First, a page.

If you would like to know more about the most common side effects of hormonal birth control, head on over to our top 16 most unwanted symptoms of birth control page.
So...what’s a girl to do?
There are several things you can do to change your sex drive status for the better.
- Switch birth control pills. Some birth control methods work certain ways that are different than others. Some pills, like progestin-only birth control, can be harder on the libido. Some pills contain drospirenone that has an anti-testosterone effect, but others contain levonorgestrel, which acts like testosterone and can pump up the jam. Also, you may want to steer clear of low-dose birth controls as they are often linked to pelvic pain, another deterrent of getting down and dirty. Each body is different and works in different ways. You may have to endure some trial and error until you find a pill that will fit in with your lifestyle.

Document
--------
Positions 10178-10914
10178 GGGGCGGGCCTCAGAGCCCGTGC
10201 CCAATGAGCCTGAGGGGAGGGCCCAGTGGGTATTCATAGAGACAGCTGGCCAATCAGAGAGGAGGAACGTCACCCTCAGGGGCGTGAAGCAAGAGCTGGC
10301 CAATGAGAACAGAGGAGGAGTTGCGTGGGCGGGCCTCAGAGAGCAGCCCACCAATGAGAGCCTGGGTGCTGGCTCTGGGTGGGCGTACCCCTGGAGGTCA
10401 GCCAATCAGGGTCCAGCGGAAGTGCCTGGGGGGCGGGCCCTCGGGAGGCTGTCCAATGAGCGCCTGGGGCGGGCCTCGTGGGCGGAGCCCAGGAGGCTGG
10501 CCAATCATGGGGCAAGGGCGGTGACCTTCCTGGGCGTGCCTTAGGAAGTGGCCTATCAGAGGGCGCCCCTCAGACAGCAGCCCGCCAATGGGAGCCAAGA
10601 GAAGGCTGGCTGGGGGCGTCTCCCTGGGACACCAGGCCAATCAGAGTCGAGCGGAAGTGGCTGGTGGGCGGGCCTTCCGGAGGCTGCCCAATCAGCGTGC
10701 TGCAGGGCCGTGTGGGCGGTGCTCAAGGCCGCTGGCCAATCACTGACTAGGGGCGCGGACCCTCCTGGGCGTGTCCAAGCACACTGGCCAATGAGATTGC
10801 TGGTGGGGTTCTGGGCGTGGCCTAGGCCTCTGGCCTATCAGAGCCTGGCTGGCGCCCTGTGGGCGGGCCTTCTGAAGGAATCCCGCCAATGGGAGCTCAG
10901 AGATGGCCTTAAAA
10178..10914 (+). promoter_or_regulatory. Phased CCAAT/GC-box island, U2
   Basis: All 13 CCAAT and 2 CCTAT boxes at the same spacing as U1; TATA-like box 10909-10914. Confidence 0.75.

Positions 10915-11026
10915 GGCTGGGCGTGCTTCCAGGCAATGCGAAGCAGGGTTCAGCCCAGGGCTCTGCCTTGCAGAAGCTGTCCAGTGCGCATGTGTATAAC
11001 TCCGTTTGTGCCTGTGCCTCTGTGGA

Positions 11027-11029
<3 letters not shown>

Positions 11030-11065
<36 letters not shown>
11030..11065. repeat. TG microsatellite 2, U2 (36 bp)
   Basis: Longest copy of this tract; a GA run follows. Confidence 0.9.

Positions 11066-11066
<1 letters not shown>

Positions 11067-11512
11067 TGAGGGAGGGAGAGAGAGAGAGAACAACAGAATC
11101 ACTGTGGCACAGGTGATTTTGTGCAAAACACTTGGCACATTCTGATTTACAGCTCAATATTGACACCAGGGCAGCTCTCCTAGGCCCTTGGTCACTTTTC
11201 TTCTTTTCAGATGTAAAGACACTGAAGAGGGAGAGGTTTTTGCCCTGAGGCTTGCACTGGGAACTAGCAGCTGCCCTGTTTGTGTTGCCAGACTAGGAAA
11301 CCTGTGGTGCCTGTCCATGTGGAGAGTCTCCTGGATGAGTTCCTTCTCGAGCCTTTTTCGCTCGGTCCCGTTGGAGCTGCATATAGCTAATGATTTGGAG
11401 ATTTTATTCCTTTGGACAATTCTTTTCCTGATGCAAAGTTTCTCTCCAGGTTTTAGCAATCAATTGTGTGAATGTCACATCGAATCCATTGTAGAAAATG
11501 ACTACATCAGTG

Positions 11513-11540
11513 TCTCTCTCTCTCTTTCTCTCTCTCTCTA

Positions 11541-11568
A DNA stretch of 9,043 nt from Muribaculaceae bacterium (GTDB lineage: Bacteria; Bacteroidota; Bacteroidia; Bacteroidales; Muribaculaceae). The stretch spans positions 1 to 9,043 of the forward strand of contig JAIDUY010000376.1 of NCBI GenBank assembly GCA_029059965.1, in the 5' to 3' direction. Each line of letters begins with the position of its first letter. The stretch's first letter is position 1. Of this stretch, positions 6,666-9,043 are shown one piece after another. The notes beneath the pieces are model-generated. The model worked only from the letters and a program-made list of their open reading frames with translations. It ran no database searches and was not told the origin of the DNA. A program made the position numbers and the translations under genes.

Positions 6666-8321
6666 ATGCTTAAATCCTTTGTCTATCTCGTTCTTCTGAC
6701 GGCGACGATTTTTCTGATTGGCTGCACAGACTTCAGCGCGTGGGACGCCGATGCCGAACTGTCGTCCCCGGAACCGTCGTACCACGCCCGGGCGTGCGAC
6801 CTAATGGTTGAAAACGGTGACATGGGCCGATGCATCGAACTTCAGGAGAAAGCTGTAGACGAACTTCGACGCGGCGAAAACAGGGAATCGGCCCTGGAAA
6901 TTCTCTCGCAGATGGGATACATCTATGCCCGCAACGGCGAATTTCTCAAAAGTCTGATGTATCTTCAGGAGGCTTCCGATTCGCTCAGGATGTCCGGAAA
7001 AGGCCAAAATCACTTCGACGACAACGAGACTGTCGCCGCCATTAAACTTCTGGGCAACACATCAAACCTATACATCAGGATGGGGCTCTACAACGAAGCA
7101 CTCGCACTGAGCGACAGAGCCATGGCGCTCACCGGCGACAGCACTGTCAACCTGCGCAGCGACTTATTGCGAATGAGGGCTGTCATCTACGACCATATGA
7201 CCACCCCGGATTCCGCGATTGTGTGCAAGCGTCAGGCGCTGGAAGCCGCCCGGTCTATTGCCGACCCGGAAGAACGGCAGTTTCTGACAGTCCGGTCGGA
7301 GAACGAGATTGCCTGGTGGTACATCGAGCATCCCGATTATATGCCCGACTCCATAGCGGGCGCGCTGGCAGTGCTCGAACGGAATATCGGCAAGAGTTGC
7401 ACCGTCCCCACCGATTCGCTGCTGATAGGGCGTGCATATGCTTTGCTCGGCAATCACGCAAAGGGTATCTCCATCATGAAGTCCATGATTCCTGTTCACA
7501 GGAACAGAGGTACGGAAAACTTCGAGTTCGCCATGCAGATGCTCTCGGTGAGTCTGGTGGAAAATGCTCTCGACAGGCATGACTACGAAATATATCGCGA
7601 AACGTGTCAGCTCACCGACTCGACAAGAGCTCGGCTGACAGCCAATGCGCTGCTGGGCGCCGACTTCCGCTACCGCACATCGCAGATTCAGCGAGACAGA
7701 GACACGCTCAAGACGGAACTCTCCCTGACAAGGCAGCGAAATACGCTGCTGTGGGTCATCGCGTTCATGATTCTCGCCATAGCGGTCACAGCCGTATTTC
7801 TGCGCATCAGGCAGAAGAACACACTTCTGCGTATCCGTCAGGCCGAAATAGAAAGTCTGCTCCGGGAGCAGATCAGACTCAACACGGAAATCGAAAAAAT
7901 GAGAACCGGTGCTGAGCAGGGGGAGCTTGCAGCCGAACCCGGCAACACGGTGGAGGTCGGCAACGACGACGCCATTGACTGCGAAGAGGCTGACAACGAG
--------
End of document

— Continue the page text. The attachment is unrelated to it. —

- Switch birth control methods. If you’re seriously upset about your lowered libido, consider switching to an IUD. Copper IUDs contain no hormones, and therefore there is no added estrogen or progesterone to interrupt your levels and absorption of testosterone. Even a hormonal IUD can work as it doesn’t completely stop ovulation and there is less progesterone absorbed into your bloodstream. Or, there’s always male and female condoms as options.
So, there are many ways in which birth control can affect your sex drive, from sex hormone fluctuations to desert-like vaginas. If your libido is important to you, you’ll have to do some searching to find a birth control that works for you and perhaps consider taking our Top Up Tonic. Our Top Up Tonic contains vital nutrients such as B vitamins and tyrosine, which are normally depleted by birth control. For more information on all of the Top Up Tonic's ingredients, you can find it here on our ingredients page.
These depleted nutrients can lower your mood overall and, therefore decrease your libido over time. Many women have reported, however, that their sex drive speeds up around 9 months after starting the pill, so this symptom may be temporary. But if you’re concerned, always talk to your OB-GYN. If something doesn’t feel right, speak up.